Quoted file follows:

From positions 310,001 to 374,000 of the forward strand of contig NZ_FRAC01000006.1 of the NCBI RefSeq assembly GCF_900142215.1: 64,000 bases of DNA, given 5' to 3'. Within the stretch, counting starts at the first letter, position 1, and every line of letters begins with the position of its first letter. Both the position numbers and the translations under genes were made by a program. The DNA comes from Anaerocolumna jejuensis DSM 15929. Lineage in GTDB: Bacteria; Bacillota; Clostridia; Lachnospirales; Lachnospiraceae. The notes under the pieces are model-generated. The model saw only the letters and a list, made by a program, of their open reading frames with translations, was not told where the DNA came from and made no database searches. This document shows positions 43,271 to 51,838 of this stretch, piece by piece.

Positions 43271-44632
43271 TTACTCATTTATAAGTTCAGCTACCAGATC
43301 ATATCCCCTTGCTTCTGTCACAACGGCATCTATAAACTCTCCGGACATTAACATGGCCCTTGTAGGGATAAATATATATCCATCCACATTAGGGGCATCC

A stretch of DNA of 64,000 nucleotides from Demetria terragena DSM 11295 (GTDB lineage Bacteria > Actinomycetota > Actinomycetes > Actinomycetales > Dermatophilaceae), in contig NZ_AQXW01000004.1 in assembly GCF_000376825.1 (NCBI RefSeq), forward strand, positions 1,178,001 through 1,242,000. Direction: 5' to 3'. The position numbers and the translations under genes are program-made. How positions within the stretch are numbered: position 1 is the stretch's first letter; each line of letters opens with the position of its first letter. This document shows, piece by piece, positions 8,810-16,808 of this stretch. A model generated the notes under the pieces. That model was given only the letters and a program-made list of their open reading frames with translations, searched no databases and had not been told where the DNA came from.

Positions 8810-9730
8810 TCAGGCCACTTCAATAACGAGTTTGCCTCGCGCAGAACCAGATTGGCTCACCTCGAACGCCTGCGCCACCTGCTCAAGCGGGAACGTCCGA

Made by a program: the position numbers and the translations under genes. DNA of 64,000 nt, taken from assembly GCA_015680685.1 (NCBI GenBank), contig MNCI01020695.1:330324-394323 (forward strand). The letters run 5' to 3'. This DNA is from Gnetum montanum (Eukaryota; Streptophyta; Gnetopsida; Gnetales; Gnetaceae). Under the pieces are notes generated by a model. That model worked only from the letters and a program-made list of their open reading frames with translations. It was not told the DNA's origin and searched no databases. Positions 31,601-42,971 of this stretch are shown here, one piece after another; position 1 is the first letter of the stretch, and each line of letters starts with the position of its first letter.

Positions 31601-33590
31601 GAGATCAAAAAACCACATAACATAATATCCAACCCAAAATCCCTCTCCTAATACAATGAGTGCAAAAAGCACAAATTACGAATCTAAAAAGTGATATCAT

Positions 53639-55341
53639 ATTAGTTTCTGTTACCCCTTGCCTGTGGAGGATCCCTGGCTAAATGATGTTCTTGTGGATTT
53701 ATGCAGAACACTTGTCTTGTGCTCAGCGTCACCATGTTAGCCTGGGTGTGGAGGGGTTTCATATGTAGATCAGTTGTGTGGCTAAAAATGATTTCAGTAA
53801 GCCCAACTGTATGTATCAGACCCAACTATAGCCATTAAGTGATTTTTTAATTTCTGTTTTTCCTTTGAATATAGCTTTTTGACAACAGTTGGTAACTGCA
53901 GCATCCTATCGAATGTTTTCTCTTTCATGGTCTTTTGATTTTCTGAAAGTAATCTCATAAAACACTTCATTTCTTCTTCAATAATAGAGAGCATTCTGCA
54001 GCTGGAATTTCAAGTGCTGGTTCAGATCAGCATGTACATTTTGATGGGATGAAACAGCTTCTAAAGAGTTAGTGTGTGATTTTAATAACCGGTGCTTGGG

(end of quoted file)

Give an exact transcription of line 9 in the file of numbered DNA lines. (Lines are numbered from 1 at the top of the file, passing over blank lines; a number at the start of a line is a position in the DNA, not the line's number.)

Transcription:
Positions 31601-33590